When I mentioned on the blog the other day that I store my bread in a homemade bread bag there were quite a lot of questions left for me, both here and in the Gentle Domesticity group, so I thought I should explain a couple of things.
A fabric bag alone won't prevent your bread from drying out.
My bags are made to be decorative, to 'hide' the plastic ziplock bag which my home-baked bread is wrapped in. They add some prettiness to the kitchen benchtop and I love a pretty kitchen with pops of colour!
So there you have it. My bread bag's only function is to look pretty.
I can't find the last one I made and have a feeling it may have been thrown away during the move (it was threadbare from overuse) as I did get rid of things that had well and truly served their purpose, so this was perfect timing to make a new bag.
The nice thing about this new bag is that it's made simpler because it has no lining and uses less fabric, but is also a little larger to suit the loaves of bread I bake these days. Many years ago when I made the first bag we still bought a bit of store-bread so the bag was a tad smaller.
My bread bag has no raw seams either, but a nice clean interior that won't fray. This was important with a bag that has no lining.
So shall we make it?
I'm giving you the measurements that will fit a regular home baked loaf of bread, but you might want to bake your own loaf and measure it around the middle (or highest peak) just to be sure. My loaf is 19" around the middle. If yours is larger add those inches on to the width of the fabric.
Choose your fabrics.
I have a main fabric and a trim.
The main piece measures 21" (width) x 17" (height) and the trim measures 4" x 21".
We begin by making our first French seam.
Lay the two pieces of fabric wrong sides together along the 21" width.
Sew them together with slightly less than a 1/4" seam.
Press the seam open.
Fold the trim over at the seam line and press the fold flat.
With your ruler draw a pencil line down the length of the trim, a little more than 1/4" out from the fold.
Sew along that line.
You've made a French seam.
Isn't it lovely? And no raw edge!
Press the French seam towards the trim end of your bread bag.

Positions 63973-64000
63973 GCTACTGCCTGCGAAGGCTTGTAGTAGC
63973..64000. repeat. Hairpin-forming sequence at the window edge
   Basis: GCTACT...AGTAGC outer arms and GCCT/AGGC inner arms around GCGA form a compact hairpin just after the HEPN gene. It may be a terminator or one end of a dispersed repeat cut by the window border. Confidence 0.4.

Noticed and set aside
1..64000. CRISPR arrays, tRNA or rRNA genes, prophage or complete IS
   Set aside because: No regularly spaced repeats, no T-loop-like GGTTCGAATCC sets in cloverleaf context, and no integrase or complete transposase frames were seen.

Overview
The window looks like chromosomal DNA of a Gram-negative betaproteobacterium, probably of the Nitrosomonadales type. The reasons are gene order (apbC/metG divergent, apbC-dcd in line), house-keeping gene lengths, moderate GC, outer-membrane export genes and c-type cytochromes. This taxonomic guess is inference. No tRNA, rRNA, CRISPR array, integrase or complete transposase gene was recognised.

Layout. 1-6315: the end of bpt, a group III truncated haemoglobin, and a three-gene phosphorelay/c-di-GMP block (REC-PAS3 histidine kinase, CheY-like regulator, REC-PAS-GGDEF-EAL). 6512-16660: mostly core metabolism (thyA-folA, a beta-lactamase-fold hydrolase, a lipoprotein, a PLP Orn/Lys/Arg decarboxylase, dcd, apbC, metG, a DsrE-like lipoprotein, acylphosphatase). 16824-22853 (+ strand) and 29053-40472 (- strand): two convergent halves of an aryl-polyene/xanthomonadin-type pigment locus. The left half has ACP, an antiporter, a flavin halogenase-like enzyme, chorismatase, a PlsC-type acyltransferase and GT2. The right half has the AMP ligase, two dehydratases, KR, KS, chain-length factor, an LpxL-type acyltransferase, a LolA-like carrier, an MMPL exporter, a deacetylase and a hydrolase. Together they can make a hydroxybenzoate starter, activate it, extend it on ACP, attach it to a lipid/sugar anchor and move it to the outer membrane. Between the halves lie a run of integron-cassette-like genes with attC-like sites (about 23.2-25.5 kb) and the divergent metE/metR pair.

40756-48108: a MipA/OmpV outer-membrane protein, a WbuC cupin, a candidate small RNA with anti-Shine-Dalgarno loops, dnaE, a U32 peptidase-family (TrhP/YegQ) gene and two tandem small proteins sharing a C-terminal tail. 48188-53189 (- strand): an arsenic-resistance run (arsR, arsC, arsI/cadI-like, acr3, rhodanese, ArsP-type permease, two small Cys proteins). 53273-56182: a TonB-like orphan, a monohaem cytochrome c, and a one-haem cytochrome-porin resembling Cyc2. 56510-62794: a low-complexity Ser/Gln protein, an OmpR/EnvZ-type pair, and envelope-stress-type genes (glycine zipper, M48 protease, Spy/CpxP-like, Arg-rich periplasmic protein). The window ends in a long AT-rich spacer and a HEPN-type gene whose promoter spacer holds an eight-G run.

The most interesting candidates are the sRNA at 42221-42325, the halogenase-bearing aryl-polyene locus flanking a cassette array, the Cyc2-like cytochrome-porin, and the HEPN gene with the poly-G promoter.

Now we shall sew the sides together, so fold your bread bag fabric in half lengthways with the wrong sides together (just as we did with the trim and the main fabric).
Sew them together with slightly less than a 1/4" seam, like before, and press the seam open. You will now have a 'tube'.
Turn the bag/tube inside out...
and draw another pencil line 1/4" inside the folded seam as you did last time.
Sew along that line.
You've made another French seam!
Turn the bag right side out and iron it flat, positioning the French seam down the centre back of the bag/tube.
Sew along the bottom raw edge with slightly less than a 1/4" seam, like before.
Turn the bag inside out and push out the seam with a rounded tool (it's too hard to press this seam flat). Draw a pencil line, as before, and sew along that line. Press the French seam.
Turn the bag right side out and press.
The back of the bread bag has the seam down the centre.
Sew a doubled 1/4" hem around the edge of the trim.
I really like the French seams for a clean look, but especially because it means I didn't need to line my bag.
Cut a 40" length of ribbon or cotton webbing, and choose a button.
Sew the button over the middle of the ribbon and into the seam line at the back of the bag, near the bottom of the trim.
Pop your loaf of bread in a plastic bag and then hide it inside your pretty new bread bag.
Now doesn't that look nice on the bench?
I was thinking this would be a lovely gift for a friend.
If a friend invites you for lunch tell her you'll bring the bread, then bake her a loaf (or purchase one from the bakery) and pop it in a new bread bag.
This bag took me 40 minutes to make so it's a quick gift and you could even make a few at one time.
(Note to self: should have done that.)
Might be a nice fete/fair idea too for a homemakers stall?
If you missed my basic bread recipes the other day they're in this blog post.
I'll leave you today with a peek at the final block in this year's BOM, "The Love of Home"...
It will be yours on November 1st.
I have a project idea for it as well, so that may require an hour or two in the sewing room tomorrow after doing my chores, baking and juicing, writing a few patterns and finishing a new 'almost done' stitchery.
If I run out of time it will happen the day after.
One thing at a time works well for me, and no pressure if I can't get something done. There's always the next day.
Have a blessed week sweet one, remembering you are loved with an everlasting love that cannot be taken away or lost.
“For I am convinced that neither death, nor life, nor angels, nor principalities, nor things present, nor things to come, nor powers, nor height, nor depth, nor any other created thing, will be able to separate us from the love of God, which is in Christ Jesus our Lord.”